Nepal Maoists fail to form government (Lead)

August 8th, 2008 - 10:05 pm ICT by IANS  

By Sudeshna Sarkar
Kathmandu, Aug 8 (IANS) Luck ran out for Nepal’s former Maoist rebels who after tasting victory in a 10-year guerrilla war and the election this year failed to win the support of the other major parties to form a new government Friday, the extended deadline for the task given to them by the president. Even after a marathon five-hour negotiation with the three other major parties, the former guerrillas failed to reach an understanding on power-sharing, deepening the protracted political crisis.

There was no immediate official statement on what would happen now.

The failure to cobble a consensus government is likely to lead to a vote in the newly -elected constituent assembly where the party that can garner simple majority can now lay claim to power.

However, the Maoists said they would hold another round of dialogue with the parties Saturday in a last-ditch attempt to hammer out an understanding.

The failure to reach an understanding Friday stems from the Maoists’ duel for power with caretaker Prime Minister Girija Prasad Koirala and his Nepali Congress (NC) party, with both sides trying to woo the other parties to cobble a majority government.

Maoist supremo Prachanda, who is staking claim to the prime ministership after his party’s surprise victory in the constituent assembly election, this week failed to meet the Tuesday deadline given by President Ram Baran Yadav to name a new government.

Though the former guerrillas have an uneasy alliance with the other communist parties, including the Communist Party of Nepal-Unified Marxist Leninist (UML), the third-largest party in Nepal, they can’t head the new government unless they win over Koirala and his party, which is the second-largest.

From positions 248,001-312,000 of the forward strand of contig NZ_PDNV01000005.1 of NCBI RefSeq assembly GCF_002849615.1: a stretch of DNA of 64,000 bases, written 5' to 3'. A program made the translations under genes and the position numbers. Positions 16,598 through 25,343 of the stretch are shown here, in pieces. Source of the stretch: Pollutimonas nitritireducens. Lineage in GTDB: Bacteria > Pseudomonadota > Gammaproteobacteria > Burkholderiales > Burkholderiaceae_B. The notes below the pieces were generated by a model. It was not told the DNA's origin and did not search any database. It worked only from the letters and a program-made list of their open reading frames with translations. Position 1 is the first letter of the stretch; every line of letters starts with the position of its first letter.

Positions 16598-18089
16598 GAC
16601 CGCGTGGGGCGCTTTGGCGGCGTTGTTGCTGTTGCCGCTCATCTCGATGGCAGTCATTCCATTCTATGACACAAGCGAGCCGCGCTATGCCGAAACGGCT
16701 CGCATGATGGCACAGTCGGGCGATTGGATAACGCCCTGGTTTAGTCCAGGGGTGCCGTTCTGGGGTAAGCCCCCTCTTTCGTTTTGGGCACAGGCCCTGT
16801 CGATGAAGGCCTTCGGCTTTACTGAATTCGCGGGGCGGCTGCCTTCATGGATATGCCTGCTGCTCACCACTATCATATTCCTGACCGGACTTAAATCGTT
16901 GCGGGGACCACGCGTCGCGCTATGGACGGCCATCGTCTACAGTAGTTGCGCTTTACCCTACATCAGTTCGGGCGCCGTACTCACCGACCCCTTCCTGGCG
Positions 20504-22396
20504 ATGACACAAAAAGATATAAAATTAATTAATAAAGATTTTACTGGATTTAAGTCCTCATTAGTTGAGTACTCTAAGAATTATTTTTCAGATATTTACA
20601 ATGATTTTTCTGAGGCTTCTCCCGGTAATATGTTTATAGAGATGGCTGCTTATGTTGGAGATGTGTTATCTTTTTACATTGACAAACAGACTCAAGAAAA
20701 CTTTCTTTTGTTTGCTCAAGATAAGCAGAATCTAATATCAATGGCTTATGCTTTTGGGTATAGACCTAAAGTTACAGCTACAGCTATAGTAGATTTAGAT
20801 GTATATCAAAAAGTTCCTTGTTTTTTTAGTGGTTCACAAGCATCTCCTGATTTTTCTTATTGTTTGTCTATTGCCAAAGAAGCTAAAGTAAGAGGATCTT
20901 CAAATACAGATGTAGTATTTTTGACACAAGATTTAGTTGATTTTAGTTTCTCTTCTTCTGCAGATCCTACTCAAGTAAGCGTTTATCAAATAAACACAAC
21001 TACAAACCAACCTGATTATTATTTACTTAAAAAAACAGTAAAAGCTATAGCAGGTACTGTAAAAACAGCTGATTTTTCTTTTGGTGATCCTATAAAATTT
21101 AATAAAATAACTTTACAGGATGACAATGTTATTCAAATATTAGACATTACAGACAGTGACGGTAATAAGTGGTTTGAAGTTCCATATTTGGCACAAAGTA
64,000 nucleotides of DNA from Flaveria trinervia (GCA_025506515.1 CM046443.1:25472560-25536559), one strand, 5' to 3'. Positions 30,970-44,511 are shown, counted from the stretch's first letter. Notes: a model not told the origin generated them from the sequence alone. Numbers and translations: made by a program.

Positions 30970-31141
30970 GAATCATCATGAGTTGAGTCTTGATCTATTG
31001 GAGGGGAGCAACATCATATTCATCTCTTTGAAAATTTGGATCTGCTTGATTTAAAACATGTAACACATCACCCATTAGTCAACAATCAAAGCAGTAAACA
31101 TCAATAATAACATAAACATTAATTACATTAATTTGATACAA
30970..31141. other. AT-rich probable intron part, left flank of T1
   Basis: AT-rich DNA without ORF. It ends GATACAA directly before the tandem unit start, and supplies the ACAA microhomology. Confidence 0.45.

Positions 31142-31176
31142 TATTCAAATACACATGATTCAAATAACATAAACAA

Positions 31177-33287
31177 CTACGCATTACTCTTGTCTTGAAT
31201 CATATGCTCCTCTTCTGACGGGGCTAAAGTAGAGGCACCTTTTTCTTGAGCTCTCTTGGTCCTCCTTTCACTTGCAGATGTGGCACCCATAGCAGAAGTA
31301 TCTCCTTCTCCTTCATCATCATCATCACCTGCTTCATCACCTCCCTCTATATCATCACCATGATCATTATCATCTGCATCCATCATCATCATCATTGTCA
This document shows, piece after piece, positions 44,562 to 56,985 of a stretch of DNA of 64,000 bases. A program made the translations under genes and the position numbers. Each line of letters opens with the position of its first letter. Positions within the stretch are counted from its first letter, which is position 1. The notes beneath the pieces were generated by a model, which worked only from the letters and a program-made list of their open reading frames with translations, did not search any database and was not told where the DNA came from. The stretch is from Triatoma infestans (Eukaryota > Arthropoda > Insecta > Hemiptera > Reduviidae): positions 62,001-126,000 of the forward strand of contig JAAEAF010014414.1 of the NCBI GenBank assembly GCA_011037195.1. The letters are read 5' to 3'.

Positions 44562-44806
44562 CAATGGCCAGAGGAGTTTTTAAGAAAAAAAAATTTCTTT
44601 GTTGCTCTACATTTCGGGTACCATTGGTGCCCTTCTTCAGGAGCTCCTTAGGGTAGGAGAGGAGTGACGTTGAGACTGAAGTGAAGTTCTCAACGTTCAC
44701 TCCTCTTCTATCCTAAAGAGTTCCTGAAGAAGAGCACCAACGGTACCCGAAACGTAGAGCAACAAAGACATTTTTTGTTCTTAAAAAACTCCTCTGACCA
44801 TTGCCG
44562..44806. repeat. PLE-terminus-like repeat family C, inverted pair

The Maoist bid to form a minority government last week was scuttled due to pressure from neighbour India, which is asking for a consensus government in Nepal with the participation of all the major parties.

Consequently, the thwarted Maoists were forced to ask the president to extend the deadline till Friday, by which time they hoped to reach an understanding with the prime minister.

However, even as the extended deadline neared expiry Friday, and there was still no sign of an understanding between the two biggest parties, a senior Maoist leader predicted that his party would sit in opposition.

“There is little possibility of a Maoist-led government,” said Maoist lawmaker Mohan Vaidya.

The hardliner accused “foreign powers” and the Nepali Congress of conspiring to prevent the Maoists from coming to power.

There is growing speculation that despite his failing health, 83-year-old Koirala is keen on continuing as prime minister. The octogenarian leader has been meeting the chiefs of other political parties to assess if they would support his bid.

The two new ethnic parties from the Terai plains, the Madhesi Janadhikar Forum and Terai Madhes Loktantrik Party, would prove to be a key factor in the formation of the new government.

The fourth largest bloc, they can help the Maoists obtain simple majority if the bid to form a consensus government fails and the prime minister has to be elected by the interim parliament.

If the Maoists fail to form the next government, it is likely to trigger yet another crisis with some of the former rebel leaders having warned they would launch a new protest movement.

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